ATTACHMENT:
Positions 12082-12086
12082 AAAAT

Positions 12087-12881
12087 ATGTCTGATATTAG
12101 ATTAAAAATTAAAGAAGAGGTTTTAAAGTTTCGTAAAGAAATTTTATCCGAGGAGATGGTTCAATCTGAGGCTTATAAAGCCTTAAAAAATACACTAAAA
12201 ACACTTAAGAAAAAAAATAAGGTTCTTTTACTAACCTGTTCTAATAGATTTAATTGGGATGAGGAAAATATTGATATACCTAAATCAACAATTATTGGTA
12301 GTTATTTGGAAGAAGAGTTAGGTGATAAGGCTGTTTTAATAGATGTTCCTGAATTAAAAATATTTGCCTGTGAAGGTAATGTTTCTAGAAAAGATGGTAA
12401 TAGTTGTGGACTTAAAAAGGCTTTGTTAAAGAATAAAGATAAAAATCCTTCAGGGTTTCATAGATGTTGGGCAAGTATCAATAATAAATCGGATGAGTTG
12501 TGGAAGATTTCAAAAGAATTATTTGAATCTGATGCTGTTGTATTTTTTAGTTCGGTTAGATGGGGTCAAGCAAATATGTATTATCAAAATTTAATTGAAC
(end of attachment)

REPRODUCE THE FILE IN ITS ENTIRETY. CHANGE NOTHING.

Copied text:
Positions 12082-12086
12082 AAAAT

Positions 12087-12881
12087 ATGTCTGATATTAG
12101 ATTAAAAATTAAAGAAGAGGTTTTAAAGTTTCGTAAAGAAATTTTATCCGAGGAGATGGTTCAATCTGAGGCTTATAAAGCCTTAAAAAATACACTAAAA
12201 ACACTTAAGAAAAAAAATAAGGTTCTTTTACTAACCTGTTCTAATAGATTTAATTGGGATGAGGAAAATATTGATATACCTAAATCAACAATTATTGGTA
12301 GTTATTTGGAAGAAGAGTTAGGTGATAAGGCTGTTTTAATAGATGTTCCTGAATTAAAAATATTTGCCTGTGAAGGTAATGTTTCTAGAAAAGATGGTAA
12401 TAGTTGTGGACTTAAAAAGGCTTTGTTAAAGAATAAAGATAAAAATCCTTCAGGGTTTCATAGATGTTGGGCAAGTATCAATAATAAATCGGATGAGTTG
12501 TGGAAGATTTCAAAAGAATTATTTGAATCTGATGCTGTTGTATTTTTTAGTTCGGTTAGATGGGGTCAAGCAAATATGTATTATCAAAATTTAATTGAAC